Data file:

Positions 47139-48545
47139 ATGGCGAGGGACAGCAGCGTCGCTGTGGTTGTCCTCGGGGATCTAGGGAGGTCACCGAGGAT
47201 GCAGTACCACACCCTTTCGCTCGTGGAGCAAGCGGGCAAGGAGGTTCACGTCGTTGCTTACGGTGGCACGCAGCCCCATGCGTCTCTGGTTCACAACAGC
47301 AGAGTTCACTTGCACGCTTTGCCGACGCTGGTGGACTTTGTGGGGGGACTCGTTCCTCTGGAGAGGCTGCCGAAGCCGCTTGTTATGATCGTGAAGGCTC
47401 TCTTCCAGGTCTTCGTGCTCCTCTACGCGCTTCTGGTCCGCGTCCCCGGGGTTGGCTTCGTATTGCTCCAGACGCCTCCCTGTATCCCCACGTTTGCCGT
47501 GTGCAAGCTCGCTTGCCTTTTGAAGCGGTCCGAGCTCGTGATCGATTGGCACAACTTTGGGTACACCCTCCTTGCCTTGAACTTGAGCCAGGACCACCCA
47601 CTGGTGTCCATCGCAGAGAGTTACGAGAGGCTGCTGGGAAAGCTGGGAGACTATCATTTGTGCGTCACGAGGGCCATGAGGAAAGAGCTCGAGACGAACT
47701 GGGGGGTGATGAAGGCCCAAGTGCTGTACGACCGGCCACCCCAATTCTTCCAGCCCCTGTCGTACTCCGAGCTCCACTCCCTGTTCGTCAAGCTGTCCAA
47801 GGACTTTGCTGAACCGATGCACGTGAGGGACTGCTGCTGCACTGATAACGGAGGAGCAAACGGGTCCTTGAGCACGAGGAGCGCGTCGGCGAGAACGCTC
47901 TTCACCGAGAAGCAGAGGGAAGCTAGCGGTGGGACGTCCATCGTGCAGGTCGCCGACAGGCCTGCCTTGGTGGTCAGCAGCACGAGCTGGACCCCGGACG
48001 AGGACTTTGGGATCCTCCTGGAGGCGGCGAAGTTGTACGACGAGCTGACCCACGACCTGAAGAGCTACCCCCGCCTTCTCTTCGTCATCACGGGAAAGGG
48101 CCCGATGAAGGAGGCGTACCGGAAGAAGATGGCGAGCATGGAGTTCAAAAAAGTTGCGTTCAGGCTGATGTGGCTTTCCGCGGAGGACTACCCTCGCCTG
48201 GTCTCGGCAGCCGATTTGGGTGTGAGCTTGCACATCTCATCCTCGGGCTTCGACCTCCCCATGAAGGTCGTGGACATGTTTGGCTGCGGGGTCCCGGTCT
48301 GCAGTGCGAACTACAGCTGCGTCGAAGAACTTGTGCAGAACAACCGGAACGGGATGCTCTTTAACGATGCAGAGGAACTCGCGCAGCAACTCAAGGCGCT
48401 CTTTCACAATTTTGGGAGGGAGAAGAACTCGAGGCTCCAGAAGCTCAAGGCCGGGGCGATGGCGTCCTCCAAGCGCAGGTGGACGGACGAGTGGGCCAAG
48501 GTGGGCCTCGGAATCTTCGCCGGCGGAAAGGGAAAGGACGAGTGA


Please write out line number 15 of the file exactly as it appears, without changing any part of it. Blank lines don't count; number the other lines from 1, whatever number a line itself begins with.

48401 CTTTCACAATTTTGGGAGGGAGAAGAACTCGAGGCTCCAGAAGCTCAAGGCCGGGGCGATGGCGTCCTCCAAGCGCAGGTGGACGGACGAGTGGGCCAAG